All parents hope their children grow up to become financially independent adults. Yet, when it comes to learning money-management skills, kids don’t always get the guidance they need. Topics like budgeting and personal finance are not routinely taught in school. And at home, parents often fall short because they feel uncomfortable talking about money or are unsure of their own financial know-how.

If you’ve struggled with how and when to approach the subject in your home, consider taking these five fundamental steps; they’ll help your children begin to understand the value of money today and encourage them to establish good saving and spending habits for the future.

  1. Start early. As soon as your kids are old enough to count, they’re old enough to start learning about money. A 2013 Cambridge University study suggests that by the age of seven, most young children grasped all the main aspects of how money worked and formed “core behaviors that they will take into adulthood and will affect financial decisions they make during the rest of their lives.”
  2. Talk openly about money. Most Americans would rather talk about their own death or the birds and the bees rather than talk about money with family and friends, according to Northwestern Mutual’s 2014 Planning and Progress Study. But if you want your kids to be money-savvy adults, one of the most important steps you can take is to talk openly about money. You don’t have to reveal your salary to your eight-year-old daughter, but you can help her understand where money comes from; the difference between saving and spending; and how much money it takes each month to pay the household bills, fund ballet lessons and still save for future goals like a family vacation or for her college. If you’re not sure where to start the money discussion with your kids, websites such as themintorg.com and parents.com are filled with age-specific topics and activities to get you and your kids talking about money – everything from helping a preschooler learn to count coins to discussing credit scores with your teen.
  3. Use allowance as a teaching tool. In many families, a child’s first real experience with money comes when he or she begins to receive an allowance. Six in ten American parents give allowances to their kids, according to the American Institute of CPAs, and the practice can be a great opportunity to introduce kids to the all-important concept of budgeting — the cornerstone of a healthy financial foundation. To take full advantage of using allowance as a teaching tool, some financial experts recommend setting up a series of containers in the child’s room — one each for:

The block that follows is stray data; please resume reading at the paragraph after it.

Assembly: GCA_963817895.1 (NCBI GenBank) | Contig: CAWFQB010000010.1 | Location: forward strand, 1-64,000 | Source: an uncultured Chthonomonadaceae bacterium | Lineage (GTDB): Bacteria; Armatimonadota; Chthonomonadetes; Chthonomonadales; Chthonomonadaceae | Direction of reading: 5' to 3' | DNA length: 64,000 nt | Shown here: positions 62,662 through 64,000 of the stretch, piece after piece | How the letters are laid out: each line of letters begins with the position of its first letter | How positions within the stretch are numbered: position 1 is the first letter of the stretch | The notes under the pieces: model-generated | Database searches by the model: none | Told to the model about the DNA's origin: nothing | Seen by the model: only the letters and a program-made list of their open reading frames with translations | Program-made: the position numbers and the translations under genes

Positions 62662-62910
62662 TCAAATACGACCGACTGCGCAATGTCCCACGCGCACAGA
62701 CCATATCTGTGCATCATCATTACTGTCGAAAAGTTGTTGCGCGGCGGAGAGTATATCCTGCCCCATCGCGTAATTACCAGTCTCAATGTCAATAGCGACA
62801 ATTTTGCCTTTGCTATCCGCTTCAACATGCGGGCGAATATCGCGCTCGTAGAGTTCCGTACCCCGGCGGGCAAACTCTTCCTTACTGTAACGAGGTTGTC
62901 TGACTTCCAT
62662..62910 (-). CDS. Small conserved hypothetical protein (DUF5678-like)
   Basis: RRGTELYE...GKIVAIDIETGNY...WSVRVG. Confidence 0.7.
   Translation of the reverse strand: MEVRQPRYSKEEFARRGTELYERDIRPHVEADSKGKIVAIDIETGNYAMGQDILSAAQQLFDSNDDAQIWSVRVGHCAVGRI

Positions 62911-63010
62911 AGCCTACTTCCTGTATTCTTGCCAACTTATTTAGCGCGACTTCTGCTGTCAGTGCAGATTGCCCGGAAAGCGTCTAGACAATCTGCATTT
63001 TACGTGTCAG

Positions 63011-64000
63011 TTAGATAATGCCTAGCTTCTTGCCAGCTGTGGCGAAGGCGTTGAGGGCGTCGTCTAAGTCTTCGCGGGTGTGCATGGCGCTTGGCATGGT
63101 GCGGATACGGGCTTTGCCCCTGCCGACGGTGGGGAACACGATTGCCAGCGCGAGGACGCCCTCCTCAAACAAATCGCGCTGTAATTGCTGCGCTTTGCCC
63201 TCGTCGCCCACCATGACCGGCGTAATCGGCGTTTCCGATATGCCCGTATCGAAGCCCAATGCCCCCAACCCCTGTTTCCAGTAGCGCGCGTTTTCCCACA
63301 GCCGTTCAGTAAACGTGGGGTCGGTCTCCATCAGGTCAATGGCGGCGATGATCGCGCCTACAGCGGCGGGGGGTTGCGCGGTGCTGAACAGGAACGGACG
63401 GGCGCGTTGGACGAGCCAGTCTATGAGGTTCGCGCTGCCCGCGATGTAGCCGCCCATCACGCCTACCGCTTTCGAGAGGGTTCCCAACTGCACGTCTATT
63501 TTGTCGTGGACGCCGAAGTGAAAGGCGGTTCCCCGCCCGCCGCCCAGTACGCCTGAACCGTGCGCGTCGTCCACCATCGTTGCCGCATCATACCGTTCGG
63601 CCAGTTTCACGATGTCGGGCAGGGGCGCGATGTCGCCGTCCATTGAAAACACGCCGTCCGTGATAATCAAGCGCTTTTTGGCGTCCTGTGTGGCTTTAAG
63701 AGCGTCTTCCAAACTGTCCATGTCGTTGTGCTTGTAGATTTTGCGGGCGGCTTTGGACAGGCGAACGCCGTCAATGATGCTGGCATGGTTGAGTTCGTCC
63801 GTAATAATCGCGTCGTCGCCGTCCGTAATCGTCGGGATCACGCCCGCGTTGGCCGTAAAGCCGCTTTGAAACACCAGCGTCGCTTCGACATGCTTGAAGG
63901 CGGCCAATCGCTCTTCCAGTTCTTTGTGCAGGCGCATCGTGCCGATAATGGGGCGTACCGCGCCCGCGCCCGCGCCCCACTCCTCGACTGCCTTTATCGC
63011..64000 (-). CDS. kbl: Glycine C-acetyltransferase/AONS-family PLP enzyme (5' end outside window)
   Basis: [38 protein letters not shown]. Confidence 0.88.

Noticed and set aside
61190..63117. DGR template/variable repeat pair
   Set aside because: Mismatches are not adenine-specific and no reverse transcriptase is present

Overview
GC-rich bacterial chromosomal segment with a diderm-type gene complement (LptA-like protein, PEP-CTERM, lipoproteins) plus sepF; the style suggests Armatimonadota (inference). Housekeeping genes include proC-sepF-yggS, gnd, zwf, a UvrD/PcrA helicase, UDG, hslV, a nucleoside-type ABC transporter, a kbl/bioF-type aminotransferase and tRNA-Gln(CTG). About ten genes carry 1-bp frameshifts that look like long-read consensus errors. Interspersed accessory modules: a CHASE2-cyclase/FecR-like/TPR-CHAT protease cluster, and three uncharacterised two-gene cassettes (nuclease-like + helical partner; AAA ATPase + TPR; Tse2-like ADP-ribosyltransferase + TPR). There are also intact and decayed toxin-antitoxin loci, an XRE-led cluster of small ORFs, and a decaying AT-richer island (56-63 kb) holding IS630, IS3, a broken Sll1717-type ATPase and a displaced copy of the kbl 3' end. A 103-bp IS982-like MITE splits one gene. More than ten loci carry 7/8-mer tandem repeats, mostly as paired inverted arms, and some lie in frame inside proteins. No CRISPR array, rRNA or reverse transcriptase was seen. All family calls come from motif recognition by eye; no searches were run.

• SPENDING: Kids can spend freely from this jar, but when it’s gone, it’s gone.
  • SAVING: Children can set a spending goal and save up to meet it.
  • GIVING: This introduces kids to the idea of sharing with those who may have a greater need.

In his book The Opposite of Spoiled, New York Times personal finance columnist Ron Lieber suggests keeping things easy, at first, by having your child put equal shares of his or her allowance in each jar. And then, after a few years, consider letting the child decide how to allocate the allowance and where to donate the money that accumulates in the “giving” jar. Some parents also incent their kids by paying interest on or matching contributions made to the “saving” or “giving” buckets as a way to encourage children to think beyond what their allowance can buy today.

  1. Let them make mistakes. When Brian Rankel’s two sons turned seven and ten years old last year, he and his wife Hillery began offering them a weekly allowance. Their goal was to motivate the kids to do their chores, but the Rankels discovered a side benefit, too: The kids are making their own mistakes and learning valuable money lessons while the risk is still relatively low. “My boys have been disappointed by some of their impulse purchases, like video games that have turned out to be something other than what they expected,” said Brian. “I hope these experiences teach them that instant gratification has a downside — that there’s value in thinking carefully about how they spend their money.”
  2. Be a good example. It is hard to convince kids to delay gratification in favor of saving if they see their parents regularly making impulse purchases at the checkout or saying things like “We don’t really need this but …” before buying something. Children learn when they live, so be the example you want them to follow. Ask yourself:
  • Do I wait for an item to go on sale?
  • When I make large purchases, do I research brands and features?
  • Do I comparison shop with my kids to underscore the seriousness of the purchase?
  • Have my children ever seen me save up for large purchases. Or do I whip out the credit card when I see something I want?

Your saving and spending habits will undoubtedly shape the saving and spending habits of your children, especially since, as the Cambridge study suggests, they’re forming money-related behaviors before they reach the second grade. So do your part to set an example early, talk openly about money and use allowance as a teaching tool. In doing so, you’ll not only help your kids understand the value of money, you’ll give them the opportunity to experience the joy that comes with saving up for a special purchase and the delight of sharing their good fortune with those in need. Hopefully, those are experiences and habits they’ll choose to continue into adulthood.

Source: northwestern logo

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